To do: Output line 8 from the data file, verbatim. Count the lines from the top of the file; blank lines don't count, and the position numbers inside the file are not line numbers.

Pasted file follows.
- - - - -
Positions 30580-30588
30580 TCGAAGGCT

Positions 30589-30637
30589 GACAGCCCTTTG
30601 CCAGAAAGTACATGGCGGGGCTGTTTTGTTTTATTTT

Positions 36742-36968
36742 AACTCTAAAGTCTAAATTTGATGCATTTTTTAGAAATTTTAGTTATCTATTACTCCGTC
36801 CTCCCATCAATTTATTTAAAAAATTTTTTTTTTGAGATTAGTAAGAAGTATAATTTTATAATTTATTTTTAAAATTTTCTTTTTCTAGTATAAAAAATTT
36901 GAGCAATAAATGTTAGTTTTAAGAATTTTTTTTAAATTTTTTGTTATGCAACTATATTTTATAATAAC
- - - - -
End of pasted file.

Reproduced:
36801 CTCCCATCAATTTATTTAAAAAATTTTTTTTTTGAGATTAGTAAGAAGTATAATTTTATAATTTATTTTTAAAATTTTCTTTTTCTAGTATAAAAAATTT